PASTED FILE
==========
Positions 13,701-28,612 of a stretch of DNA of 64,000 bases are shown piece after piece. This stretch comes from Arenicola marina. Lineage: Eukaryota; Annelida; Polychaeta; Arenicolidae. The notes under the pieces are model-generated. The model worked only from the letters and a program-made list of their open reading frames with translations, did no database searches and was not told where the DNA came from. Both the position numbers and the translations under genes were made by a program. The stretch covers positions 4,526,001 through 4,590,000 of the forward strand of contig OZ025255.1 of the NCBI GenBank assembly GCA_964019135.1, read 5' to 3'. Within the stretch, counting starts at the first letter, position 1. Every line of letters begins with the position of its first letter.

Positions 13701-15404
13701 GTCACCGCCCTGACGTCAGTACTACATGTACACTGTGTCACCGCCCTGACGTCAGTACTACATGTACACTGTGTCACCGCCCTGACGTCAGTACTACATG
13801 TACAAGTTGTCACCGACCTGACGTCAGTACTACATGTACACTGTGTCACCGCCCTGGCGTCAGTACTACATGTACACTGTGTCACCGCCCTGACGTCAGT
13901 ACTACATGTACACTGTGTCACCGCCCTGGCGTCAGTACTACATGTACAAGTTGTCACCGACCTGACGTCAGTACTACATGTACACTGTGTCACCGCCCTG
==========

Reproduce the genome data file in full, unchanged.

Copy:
Positions 13,701-28,612 of a stretch of DNA of 64,000 bases are shown piece after piece. This stretch comes from Arenicola marina. Lineage: Eukaryota; Annelida; Polychaeta; Arenicolidae. The notes under the pieces are model-generated. The model worked only from the letters and a program-made list of their open reading frames with translations, did no database searches and was not told where the DNA came from. Both the position numbers and the translations under genes were made by a program. The stretch covers positions 4,526,001 through 4,590,000 of the forward strand of contig OZ025255.1 of the NCBI GenBank assembly GCA_964019135.1, read 5' to 3'. Within the stretch, counting starts at the first letter, position 1. Every line of letters begins with the position of its first letter.

Positions 13701-15404
13701 GTCACCGCCCTGACGTCAGTACTACATGTACACTGTGTCACCGCCCTGACGTCAGTACTACATGTACACTGTGTCACCGCCCTGACGTCAGTACTACATG
13801 TACAAGTTGTCACCGACCTGACGTCAGTACTACATGTACACTGTGTCACCGCCCTGGCGTCAGTACTACATGTACACTGTGTCACCGCCCTGACGTCAGT
13901 ACTACATGTACACTGTGTCACCGCCCTGGCGTCAGTACTACATGTACAAGTTGTCACCGACCTGACGTCAGTACTACATGTACACTGTGTCACCGCCCTG